The expression 'arising out of the use Of motor vehi- cles" was also used by Parliament in sub-section (1) of section 110 of the Act wherein provision was made for con- stitution of Motor Accidents Claims Tribunals for speedy and expeditious adjudication of claims of compensation in re- spect of accidents involving death or bodily injuries to 40 persons arising out of the use of motor vehicles or damages to any property of a third party so arising or both. Fur- thermore, by subsection (1) of section 94 of the Act an obligation was imposed that no person shall use except as a passenger or cause or allow any other person to,use a motor vehicle in a public place, unless there is in force in relation to the use of the vehicle by that person or that other person, as the case may be, a policy of insurance complying with the requirements of Chapter VIII of the Act.

Section 95 prescribed the requirements of such insurance policies as well as limits of liability. In clause (b) of sub-section (1) of section 95, it was laid down that the policy of insurance required must be a policy which insures the person or classes of persons specified in the policy to the extent specified in sub-section (2) against (i) any liability which may be incurred by him in respect of the death of or bodily injury to any person or damage to any property of a third party caused by or arising out of the use of the vehicle in a public place and (ii) the death of or bodily injury to any passenger of a public service vehi- cle caused by or arising out of the use of the vehicle in a public place. While construing the expression "arising out of the use of a motor vehicle" in sub-section (1) of section 92-A of the Act, regard will have to be had to the fact that expressions to the same effect were also contained in sec- tions 95 and 110 of the Act.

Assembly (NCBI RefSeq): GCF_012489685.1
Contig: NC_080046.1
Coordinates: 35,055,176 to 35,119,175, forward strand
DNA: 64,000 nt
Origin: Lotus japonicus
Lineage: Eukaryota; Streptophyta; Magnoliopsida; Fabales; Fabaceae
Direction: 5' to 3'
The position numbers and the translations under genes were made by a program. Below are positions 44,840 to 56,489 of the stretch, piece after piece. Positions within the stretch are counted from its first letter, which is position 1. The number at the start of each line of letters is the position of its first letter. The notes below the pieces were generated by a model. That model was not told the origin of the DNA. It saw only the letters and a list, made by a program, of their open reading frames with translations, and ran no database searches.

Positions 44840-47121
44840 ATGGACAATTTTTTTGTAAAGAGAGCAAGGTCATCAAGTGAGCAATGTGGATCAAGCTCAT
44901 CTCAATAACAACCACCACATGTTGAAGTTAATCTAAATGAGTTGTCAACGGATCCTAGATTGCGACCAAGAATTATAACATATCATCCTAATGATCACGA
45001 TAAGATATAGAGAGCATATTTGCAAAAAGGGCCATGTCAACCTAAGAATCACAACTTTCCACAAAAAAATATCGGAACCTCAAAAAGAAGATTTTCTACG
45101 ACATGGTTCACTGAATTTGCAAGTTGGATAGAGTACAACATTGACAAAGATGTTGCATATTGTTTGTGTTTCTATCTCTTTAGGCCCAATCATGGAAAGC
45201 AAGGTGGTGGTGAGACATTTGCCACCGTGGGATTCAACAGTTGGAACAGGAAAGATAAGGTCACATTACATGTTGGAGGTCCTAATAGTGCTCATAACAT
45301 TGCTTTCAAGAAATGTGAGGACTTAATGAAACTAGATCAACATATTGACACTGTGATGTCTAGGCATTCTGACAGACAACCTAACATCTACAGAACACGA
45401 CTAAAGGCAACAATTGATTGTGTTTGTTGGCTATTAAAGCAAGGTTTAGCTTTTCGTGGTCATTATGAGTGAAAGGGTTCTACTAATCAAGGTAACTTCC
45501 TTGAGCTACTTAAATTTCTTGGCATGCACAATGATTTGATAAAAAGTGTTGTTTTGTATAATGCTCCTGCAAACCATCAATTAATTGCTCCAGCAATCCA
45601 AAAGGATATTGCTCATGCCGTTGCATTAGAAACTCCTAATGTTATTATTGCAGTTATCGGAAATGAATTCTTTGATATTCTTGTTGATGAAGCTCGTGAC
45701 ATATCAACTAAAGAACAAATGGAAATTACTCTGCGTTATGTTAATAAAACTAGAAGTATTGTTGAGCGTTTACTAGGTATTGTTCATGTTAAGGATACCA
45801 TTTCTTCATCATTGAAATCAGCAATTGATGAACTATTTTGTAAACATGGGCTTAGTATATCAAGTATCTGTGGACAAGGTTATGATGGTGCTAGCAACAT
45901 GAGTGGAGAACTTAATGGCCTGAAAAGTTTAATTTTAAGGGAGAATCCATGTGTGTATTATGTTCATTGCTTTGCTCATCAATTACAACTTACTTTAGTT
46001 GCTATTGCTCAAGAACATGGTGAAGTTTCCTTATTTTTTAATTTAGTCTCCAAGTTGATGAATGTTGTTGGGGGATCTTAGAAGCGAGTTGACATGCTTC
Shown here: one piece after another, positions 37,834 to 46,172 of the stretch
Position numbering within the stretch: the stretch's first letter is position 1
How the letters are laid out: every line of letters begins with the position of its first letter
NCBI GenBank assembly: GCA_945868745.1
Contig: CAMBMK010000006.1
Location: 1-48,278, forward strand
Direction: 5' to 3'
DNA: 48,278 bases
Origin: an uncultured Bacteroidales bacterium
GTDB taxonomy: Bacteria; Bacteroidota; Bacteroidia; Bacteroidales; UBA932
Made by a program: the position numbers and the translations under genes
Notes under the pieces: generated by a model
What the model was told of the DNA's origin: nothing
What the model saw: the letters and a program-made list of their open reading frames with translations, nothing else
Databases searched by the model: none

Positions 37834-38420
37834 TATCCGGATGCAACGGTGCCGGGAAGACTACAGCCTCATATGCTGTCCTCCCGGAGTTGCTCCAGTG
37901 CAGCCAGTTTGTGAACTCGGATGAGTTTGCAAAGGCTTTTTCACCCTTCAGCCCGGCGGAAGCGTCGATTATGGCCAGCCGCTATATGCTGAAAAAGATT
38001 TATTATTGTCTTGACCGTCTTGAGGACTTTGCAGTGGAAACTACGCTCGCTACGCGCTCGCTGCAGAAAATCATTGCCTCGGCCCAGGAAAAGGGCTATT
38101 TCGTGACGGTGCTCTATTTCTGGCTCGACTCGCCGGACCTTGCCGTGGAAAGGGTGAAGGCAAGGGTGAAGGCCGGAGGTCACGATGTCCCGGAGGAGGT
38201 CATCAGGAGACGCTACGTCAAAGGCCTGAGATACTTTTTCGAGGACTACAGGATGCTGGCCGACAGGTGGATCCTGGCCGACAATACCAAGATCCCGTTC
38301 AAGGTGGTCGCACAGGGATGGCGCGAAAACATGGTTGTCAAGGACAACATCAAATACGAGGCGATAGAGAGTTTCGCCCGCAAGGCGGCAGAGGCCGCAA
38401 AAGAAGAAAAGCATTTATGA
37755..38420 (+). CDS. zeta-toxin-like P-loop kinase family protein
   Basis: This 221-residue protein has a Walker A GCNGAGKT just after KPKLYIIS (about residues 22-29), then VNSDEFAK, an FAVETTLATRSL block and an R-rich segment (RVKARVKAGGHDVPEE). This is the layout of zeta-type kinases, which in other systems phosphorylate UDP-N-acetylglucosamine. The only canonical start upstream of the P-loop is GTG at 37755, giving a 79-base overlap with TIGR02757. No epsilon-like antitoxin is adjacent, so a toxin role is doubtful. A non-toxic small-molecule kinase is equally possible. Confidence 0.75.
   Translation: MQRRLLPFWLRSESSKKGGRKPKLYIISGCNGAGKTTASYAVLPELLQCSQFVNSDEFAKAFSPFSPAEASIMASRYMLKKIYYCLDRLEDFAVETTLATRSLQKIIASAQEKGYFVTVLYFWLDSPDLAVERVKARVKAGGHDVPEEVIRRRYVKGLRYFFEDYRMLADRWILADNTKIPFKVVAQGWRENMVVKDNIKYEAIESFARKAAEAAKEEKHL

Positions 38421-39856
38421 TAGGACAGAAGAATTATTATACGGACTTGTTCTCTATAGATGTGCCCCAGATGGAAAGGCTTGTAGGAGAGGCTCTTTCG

The first submission of Shri Sanghi is based on the definition of the expression "motor vehicle" contained in sub-section (18) of section 2 of the Act which was as under:

"2(18) "motor vehicle" means any mechanically propelled vehicle adapted for use upon roads whether the power of propulsion is transmitted thereto from an external or internal source and includes a chassis to which a body has not been attached and a trailer, but does not include a vehicle running upon fixed rails or a vehicle of a special type adapted for use only in a factory or in any other enclosed premises" Shri Sanghi has urged that the word "adapted" in the aforesaid provision has been construed by this Court in Bolani Ores Ltd. etc. v. State of Orissa etc., [1975] 2 SCR 138 to mean suitable or fit for use on the roads and that in the instant case, it cannot be said that at the time when the explosion and fire took place the petrol tanker which was lying turtle was suitable or fit for use on the road. We find it difficult to accept this contention. The petrol tanker was a vehicle manufactured for the purpose of trans- porting petrol. It was a vehicle which had been 41 adapted for such use and was suitable for use on the road for transporting petrol. At the time when the petrol tanker collided with the truck on the national highway, it was being used for the purpose of transporting petrol. It can- not, therefore, be disputed that when the said collision took place it was a motor vehicle as the said expression was defined in section 2(18) of the Act. Did it cease to be motor vehicle after the collision with the truck on account of its lying turtle on its side at some distance from the road as a result of the said collision? In our view, this question must be answered in the negative. Merely because the petrol tanker had turned turtle as a result of the collision and was lying at a short distance away from the road, does not mean that it had ceased to be suitable or fit for use on the road and it had ceased to be a motor vehicle.

No material has been placed on record to show that the petrol tanker would not have been in a position to move after it was put back on the wheels.

The question whether a vehicle has ceased to be a me- chanically propelled vehicle has been considered by the English Courts in cases involving prosecution for offence under Section 15 of the Vehicles (Excise) Act, 1949 which imposed a penalty on a person using on a public road any mechanically propelled vehicle for which a licence under the said Act was not in force. In Newberry v. Simmonds, [1961] 2 Q.B. 345 the prosecution was in respect of a motor-car whose engine had been stolen some time prior to the period in question. It was contended by the owner that since the engine of the motor-car had been stolen it had ceased to be a mechanically propelled vehicle. Negativing the said con- tention, it was held.